Greenwalt also told PolitiFact in August, after Abbott underscored Austin’s jump in murders, that percentage increase statistics can seem more alarming than they are in reality.
"While there is an increase, it is only a handful more because we have low numbers in the first place," he said.
And Carsten Andresen, a criminologist at St. Edward's University, said that it’s inadvisable to use percent change statistics to represent changes in smaller numbers.
"I’ve always been told: don’t use percentages for numbers that are under 50. If you’re looking at 30 or 45, don’t use a percentage difference because the percentage changes are so big," Andresen said.
But Sofer focused on Austin’s percent change figures.
"You don’t want to live in a city in which the murder rate is going up by 50%," Sofer said in an interview. "The numbers in Austin are relatively low, we’re lucky that way. But that’s not the point. The point is, when murder is up 50% it’s a significant problem for your community."
Furthermore, Sofer considers a city’s murder rate "the most reliable of all crime statistics," meaning that it is the most serious form of violent crime and is a category of crime that is most likely to get reported.
On that point, criminologists agree: some offenses are more likely to be reported to police than others, specifically homicides and car thefts. Car theft is reliably reported to police because police reports are necessary for filing claims with insurance companies; homicides are reliably reported because those crimes typically leave lots of evidence, in particular a dead body.
But that’s where their agreement ends. A higher murder rate is not evidence of a general upward swing in crime. In fact, violent crime overall in Austin — which include offenses like kidnapping, assault, rape and manslaughter — is down by 1% this year compared to last.
"Because [murders] are rare to begin with, short-term changes can loom large when they are ultimately not terribly meaningful," said Texas State University criminologist Sean Roche. "In this sense, homicide is not necessarily reliable in forecasting the future."
Criminologists also disagree that increases in the city’s 2020 murder rate or aggravated assault rate are a direct result of police budget cuts, which occurred 10 months into the year. Rather, crime trends are less a result of specific policy decisions than macro-level drivers, like unemployment rates, a population’s alcohol and drug use, prevalence of firearms and age structure.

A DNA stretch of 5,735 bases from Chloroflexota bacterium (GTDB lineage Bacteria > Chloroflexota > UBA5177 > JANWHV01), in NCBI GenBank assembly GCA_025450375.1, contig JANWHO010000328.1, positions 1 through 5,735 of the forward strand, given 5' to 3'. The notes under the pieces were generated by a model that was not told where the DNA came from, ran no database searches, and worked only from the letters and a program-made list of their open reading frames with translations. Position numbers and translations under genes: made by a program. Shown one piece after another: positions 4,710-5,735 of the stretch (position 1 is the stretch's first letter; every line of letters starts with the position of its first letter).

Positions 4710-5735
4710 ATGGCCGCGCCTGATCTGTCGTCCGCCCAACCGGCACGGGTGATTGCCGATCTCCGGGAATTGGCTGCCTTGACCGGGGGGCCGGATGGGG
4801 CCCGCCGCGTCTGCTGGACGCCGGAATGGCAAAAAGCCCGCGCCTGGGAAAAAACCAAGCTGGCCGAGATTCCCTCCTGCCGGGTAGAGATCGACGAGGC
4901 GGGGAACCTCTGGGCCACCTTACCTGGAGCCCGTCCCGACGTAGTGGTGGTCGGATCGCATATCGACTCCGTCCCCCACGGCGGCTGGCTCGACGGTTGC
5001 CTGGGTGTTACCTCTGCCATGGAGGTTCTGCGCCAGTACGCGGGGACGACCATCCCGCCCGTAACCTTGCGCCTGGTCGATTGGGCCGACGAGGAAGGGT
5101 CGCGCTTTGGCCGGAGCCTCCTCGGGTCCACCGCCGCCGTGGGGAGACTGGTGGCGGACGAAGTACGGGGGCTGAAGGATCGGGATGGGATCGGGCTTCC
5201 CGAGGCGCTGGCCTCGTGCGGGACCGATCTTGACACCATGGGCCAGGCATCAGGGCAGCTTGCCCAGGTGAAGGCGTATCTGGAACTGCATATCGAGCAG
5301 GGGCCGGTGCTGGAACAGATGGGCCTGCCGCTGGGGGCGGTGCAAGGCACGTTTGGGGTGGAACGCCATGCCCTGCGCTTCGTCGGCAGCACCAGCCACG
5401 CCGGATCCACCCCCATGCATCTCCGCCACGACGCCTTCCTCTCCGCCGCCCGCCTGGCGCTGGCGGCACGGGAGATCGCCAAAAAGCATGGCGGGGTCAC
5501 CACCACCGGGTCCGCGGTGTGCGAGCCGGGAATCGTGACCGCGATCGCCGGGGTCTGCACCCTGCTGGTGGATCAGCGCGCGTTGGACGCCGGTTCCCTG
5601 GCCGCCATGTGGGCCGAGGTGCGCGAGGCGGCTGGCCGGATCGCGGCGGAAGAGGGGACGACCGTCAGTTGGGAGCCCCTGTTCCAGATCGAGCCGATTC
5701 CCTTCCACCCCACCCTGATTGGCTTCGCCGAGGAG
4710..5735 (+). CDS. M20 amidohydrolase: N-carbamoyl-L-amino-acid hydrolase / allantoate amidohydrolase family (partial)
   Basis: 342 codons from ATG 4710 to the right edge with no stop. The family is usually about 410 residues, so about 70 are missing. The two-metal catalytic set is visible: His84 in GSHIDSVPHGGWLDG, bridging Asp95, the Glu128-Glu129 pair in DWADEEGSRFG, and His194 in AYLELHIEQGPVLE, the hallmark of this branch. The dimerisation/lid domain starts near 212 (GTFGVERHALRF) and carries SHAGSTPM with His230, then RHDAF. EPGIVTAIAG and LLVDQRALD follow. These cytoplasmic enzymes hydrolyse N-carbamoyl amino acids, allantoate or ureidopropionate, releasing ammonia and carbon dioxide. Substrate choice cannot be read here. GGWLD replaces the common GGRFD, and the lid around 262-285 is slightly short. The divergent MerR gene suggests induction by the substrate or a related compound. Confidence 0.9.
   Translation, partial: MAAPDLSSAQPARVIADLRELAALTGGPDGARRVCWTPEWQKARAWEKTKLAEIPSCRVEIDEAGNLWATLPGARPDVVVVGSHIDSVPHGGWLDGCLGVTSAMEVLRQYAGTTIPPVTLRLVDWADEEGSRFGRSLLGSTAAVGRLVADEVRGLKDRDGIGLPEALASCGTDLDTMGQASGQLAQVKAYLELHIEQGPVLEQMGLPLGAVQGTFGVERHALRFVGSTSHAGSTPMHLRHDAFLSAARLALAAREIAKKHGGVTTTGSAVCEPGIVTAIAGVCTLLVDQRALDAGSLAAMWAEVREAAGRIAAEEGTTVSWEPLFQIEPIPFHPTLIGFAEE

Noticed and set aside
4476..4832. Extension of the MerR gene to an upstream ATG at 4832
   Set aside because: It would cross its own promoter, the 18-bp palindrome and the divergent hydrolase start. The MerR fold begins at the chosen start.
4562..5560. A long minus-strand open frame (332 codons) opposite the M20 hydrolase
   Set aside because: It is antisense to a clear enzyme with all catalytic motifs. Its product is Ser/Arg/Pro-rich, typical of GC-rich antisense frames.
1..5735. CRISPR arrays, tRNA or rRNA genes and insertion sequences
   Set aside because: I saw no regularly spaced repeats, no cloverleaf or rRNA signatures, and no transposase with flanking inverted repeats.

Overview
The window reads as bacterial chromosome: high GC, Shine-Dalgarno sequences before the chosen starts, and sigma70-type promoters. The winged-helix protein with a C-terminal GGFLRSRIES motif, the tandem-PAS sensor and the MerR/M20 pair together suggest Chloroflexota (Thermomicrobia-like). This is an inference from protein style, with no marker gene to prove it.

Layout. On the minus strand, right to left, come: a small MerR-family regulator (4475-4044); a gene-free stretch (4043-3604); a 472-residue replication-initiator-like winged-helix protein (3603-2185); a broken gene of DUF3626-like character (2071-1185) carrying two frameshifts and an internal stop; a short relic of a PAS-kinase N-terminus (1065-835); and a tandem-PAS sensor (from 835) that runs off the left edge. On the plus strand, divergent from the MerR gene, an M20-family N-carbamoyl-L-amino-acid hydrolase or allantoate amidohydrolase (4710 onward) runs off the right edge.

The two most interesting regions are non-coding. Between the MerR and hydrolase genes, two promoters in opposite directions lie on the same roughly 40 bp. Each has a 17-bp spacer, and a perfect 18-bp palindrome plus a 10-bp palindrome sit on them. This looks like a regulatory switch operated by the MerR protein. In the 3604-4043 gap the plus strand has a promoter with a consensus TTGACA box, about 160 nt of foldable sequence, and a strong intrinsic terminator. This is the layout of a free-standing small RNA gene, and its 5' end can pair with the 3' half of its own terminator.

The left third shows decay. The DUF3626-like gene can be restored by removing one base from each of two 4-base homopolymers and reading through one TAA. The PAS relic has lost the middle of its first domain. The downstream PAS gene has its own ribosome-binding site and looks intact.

"If homicide rates are truly trending upward, we would have to eliminate (either logically or statistically) all other potential causes of this increase before we could definitively conclude it was a result of changes in the funding or enforcement actions of Austin PD," Roche said. "Considering the many momentous events we have endured this year, I am skeptical that has been done."
Sofer attributed the increased murder and aggravated assault rate to two additional things in addition to police funding: the release of "repeat offenders and violent criminals into our streets," and "lax enforcement of existing criminal law."
When asked what Sofer was referring to when he said that "lax enforcement of existing criminal law" contributes to Austin’s violent crime rate, his office only said that Operation Undaunted would target those who "re-offend after being released on bond, or who continually commit acts of domestic violence and present an ongoing danger to victims." Under Operation Undaunted, his office will work with local district attorney's office and law enforcement agencies to federally prosecute repeat offenders.
Austin American-Statesman, Federal authorities' vow to cut violent crime in Austin strong on words but thin on details, Dec. 18, 2020
PolitiFact Texas, Examining claim about Austin homicides, crimes, Aug. 31, 2020
PolitiFact Texas, Examining Austin's property crime trends, Oct. 9, 2020
PolitiFact, No, Austin is not one of the most dangerous cities in Texas, let alone in the U.S., Nov. 6, 2020
Tweet, Oct. 5, 2020
Austin American-Statesman, Austin homicides hit 20-year high; rise not linked to police funding, police say, Nov. 9, 2020
Interview, U.S. Attorney Gregg Sofer, Dec. 22, 2020
Emails with Texas State criminologist Sean Roche, Dec. 22, 2020
Emails with St. Edward's University criminologist Carsten Andresen, Dec. 22, 2020
New York Times, Police Pin a Rise in Murders on an Unusual Suspect: Covid, Oct. 29, 2020
Austin Police Department, Chief’s Monthly Report, Nov. 2020
New York Times, Murders Are Rising. Blaming a Party Doesn’t Add Up, Sept, 28, 2020
FBI, Overview of Preliminary Uniform Crime Report, January–June, 2020, Sept. 15, 2020